Efficient Portfolio Border

The efficient portfolio frontier is the set of the most efficient portfolios in a market, that is, those that offer the highest expected return according to the different levels of risk that can be assumed (or the lowest risk for an expected return).

It is represented graphically as a curve, where any portfolio that is not above the border line will not be efficient, and therefore will be running unnecessary risks or receiving a lower return than it could obtain, with respect to the risk that is assuming Therefore, the efficient portfolio frontier represents the optimal relationship we find in an investment portfolio between volatility and profitability , that is, between the benefits that the investor will be able to obtain and the risks that he will have to face in order to do so.

In the financial world there is usually a positive relationship between risks and profitability , the greater the profitability the greater the risk, since if in a project the possibility of suffering losses is greater, the debtor will have to offer greater benefits to the creditors , and otherwise it will be Very difficult to obtain financing. At the border of efficient portfolios , risk-free assets  are the minimum variance portfolios and  are located to the left of the border. As the risk increases, profitability also increases.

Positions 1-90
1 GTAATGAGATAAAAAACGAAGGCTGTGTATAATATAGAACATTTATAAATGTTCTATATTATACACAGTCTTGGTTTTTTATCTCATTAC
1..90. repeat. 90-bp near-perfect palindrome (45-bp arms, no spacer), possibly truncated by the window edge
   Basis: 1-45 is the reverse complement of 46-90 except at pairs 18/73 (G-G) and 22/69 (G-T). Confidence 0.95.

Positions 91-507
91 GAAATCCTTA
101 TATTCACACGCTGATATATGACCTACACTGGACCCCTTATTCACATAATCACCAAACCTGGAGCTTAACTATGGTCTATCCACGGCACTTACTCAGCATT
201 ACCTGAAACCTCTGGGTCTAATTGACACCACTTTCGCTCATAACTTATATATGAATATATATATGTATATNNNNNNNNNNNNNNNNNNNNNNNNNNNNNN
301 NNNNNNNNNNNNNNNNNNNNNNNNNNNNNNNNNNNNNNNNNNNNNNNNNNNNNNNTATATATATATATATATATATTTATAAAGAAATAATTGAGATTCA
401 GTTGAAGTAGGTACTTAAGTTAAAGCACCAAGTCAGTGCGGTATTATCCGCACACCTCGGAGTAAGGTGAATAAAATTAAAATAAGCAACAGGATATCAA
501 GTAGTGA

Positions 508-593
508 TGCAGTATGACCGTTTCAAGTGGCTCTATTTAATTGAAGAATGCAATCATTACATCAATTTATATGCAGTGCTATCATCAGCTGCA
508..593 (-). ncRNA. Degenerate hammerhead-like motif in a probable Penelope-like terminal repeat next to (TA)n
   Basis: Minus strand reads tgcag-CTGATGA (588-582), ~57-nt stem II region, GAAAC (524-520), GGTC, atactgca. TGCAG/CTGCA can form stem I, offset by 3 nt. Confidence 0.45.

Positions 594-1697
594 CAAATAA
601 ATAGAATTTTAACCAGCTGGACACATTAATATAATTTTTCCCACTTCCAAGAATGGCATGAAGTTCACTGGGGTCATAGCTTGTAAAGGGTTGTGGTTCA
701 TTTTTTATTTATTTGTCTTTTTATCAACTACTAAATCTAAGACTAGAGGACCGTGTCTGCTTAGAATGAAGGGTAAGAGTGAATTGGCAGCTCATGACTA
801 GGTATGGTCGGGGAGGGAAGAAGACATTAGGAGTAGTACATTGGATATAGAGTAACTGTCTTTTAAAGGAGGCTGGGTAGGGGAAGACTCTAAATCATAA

This relationship between risk (whose measure in finance is usually volatility, represented by standard deviation) and profitability (as a percentage of the nominal amount invested) can be plotted with a curve that represents the efficient portfolio border (the blue line in the graphic above) This curve is also called the “Markowitz border” and serves as a reference for rational decision making on investment projects.

There is no common Markowitz border to all portfolios and situations, since in each case the values ​​will change according to the market situation.  If assets with less risk offer near-zero returns, this will push the curve down and force investors to face more risks to obtain the same return as before.

Finally, it is important to point out that the market situation (that is, the relationship between profitability and risk to which all agents are subjected) is the one who defines the shape of the curve, but from then on it is each investor who decides on which point of the Markowitz border it should be positioned. Thus, while the more conservative will look for positions in the left zone of the curve (where volatility is closer to zero), those with less risk aversion will do so in the right zone, in search of a higher return even under the possibility of suffering greater losses.

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